Creative Propulsion

Creative Propulsion

I thought we might see a shoveler or two, but this wasn't the species I had in mind.

"Would you look at that?" my duck-hunting partner said, indicating an approaching lone canoeist.


"Well, cut my legs off and call me shorty," I replied. "He's paddling with a dadgum shovel!"



Sure enough, the unknown waterfowler propelled his canoe with a familiar implement normally reserved for gardening and cleaning kennels. We watched raptly as he moved smoothly along, completely content with his innovation.

Seeing such, I was reminded of various paddle substitutes I've employed myself. Never, I recalled, had I ever used a shovel to move a boat. Not that I wouldn't, mind you. There's just never been one aboard when I needed it.


And oh, the times I've needed one. You see, paddling is an integral part of my waterfowling existence. Most of the time, I'm without the services of an outboard motor, either on waters where one is impractical or aboard vessels on which the "mechanics" rarely function properly. It's standard -- I either have no use for a motor or the one I have doesn't work.


Knowing their importance, you might think I'd pay more attention to my paddles. But no, I forget them, break them and regularly lose them. Hence, like that aforementioned "shoveler," I must often be creative.

For instance, I've often used the tops of coolers as emergency paddles. They work fine, except for two factors. If they're made of Styrofoam rather than metal or plastic, they usually shatter into a million pieces after a few strokes. Second, you must lean far out over the bow to use them, putting yourself within kissing distance of snakes and alligators. I once had a head-on collision with a cypress stump while paddling and watching for critters instead of where I was going.

Brooms have also served me as paddles. They actually do a fair job, provided the boat is lightweight and time is not of the essence. A broom normally gets me back to the ramp in just a few hours. "Brooming" a big old wooden skiff full of duck-hunting gear is another matter. Like the time I arrived at the landing sporting a long white beard and out-of-style clothing. My son met me in his new pickup truck. He was 4 years old when I left home.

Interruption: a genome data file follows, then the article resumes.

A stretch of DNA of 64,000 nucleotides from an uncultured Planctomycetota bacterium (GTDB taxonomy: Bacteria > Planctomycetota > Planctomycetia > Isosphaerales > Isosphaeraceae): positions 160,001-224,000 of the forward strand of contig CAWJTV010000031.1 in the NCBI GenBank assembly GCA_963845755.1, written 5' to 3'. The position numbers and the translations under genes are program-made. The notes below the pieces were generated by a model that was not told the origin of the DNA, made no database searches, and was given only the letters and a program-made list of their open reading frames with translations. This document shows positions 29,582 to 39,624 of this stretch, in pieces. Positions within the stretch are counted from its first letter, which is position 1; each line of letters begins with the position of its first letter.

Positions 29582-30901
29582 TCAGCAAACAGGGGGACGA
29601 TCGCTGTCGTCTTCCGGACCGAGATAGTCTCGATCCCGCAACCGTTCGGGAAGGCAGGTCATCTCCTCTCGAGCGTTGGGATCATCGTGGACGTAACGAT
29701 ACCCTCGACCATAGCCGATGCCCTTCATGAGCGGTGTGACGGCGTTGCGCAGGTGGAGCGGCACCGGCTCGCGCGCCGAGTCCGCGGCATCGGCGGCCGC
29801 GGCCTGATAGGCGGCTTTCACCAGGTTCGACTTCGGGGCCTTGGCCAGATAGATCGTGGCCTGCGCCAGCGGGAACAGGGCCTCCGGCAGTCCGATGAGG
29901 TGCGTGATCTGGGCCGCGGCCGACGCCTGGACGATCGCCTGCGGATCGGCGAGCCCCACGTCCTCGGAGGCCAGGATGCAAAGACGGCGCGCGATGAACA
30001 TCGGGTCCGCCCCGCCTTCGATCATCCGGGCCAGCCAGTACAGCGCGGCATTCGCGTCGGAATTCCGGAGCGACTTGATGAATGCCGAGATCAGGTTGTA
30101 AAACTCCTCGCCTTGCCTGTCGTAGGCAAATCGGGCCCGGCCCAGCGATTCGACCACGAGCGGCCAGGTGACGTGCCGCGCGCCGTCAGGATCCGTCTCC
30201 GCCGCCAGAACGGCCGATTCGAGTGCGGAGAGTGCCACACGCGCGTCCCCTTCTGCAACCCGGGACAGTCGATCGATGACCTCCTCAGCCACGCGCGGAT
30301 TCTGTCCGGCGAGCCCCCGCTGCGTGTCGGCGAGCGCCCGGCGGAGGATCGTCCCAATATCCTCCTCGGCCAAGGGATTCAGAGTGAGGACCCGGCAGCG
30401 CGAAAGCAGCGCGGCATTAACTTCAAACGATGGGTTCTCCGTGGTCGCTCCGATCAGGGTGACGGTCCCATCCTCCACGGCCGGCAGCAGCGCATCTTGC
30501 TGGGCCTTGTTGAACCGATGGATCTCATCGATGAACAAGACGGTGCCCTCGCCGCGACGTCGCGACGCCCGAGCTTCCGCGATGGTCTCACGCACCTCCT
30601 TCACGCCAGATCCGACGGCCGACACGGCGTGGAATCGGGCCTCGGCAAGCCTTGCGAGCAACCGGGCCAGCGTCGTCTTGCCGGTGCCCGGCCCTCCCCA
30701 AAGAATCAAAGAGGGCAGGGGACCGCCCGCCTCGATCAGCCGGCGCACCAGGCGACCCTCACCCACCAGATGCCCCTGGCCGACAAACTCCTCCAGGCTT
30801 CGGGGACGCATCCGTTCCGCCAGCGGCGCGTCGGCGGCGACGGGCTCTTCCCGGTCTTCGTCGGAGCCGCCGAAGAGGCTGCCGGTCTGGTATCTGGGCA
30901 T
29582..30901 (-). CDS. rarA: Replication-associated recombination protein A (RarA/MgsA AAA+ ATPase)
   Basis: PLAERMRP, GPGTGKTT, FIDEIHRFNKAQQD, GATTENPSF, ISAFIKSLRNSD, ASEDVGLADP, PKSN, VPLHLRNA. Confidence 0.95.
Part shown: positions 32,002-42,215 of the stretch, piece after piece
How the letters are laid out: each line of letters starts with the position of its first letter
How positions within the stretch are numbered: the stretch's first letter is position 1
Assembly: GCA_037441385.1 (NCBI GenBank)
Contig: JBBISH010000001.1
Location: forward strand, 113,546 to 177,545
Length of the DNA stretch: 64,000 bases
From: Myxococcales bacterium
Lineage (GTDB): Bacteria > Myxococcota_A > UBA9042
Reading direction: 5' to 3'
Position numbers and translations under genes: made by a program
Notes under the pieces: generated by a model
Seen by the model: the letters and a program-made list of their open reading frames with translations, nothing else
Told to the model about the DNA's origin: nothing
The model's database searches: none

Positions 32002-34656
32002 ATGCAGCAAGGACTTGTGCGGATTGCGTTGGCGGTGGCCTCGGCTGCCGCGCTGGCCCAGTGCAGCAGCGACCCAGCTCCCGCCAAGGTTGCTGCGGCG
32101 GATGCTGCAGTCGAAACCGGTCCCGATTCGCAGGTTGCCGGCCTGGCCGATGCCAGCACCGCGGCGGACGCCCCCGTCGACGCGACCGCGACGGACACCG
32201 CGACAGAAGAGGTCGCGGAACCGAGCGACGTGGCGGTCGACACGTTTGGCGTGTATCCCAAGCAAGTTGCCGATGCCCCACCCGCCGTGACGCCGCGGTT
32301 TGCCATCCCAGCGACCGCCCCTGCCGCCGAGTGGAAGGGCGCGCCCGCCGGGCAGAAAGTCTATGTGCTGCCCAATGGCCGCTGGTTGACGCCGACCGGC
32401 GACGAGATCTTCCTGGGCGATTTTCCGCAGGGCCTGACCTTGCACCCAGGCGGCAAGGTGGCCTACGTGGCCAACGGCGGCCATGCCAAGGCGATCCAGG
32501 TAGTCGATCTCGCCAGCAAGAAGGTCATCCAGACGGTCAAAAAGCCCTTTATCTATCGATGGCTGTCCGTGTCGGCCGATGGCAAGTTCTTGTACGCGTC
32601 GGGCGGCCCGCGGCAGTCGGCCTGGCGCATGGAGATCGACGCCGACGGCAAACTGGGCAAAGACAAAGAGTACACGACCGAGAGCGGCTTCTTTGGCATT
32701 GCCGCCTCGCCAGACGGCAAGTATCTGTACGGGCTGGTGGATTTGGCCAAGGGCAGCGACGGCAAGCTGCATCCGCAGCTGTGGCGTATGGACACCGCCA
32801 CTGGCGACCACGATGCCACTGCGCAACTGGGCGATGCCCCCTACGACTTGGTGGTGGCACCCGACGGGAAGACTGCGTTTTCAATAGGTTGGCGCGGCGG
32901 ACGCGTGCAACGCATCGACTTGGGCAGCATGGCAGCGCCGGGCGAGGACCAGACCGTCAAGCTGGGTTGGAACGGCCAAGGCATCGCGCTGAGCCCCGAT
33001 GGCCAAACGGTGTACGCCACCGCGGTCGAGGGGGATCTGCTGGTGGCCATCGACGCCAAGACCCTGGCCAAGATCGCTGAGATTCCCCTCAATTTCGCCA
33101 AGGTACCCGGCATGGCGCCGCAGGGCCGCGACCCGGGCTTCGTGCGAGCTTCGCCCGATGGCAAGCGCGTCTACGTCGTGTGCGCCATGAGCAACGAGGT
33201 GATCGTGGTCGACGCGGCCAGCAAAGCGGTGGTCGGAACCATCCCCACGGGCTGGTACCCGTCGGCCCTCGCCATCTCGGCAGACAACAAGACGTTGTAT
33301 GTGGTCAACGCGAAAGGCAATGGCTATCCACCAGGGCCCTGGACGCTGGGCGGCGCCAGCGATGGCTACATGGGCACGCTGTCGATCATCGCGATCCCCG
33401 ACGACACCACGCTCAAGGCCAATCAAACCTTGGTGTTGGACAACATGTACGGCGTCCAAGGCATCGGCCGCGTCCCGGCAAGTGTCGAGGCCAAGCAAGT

Shotgun stocks, I've found, make usable paddles as well. Barrels, too, might be creatively employed as in-a-pinch boat poles. Be advised, though, it's best to remove the mud before the next flock pitches in.

I once watched helplessly as my grandfather broke our only paddle on a stump while dispatching a water moccasin. Sadly, there was no cooler or broom aboard, and the water was a few inches too deep for barrel-poling. Our old, worn-out 5-horse Firestone, of course, had died long before. We just sat there, becalmed, as the mallards and teal dropped in, just out of range.

"Bobby," said Daddy Buck, "You ever hear me cuss before?"

I shook my 9-year-old head.

"Well, get ready, boy," he cautioned. "Now's the time."

Oh, the vocabulary lesson I learned that day.

What a shame we didn't know about shovels back then. The old man had three in the tool shed at home.

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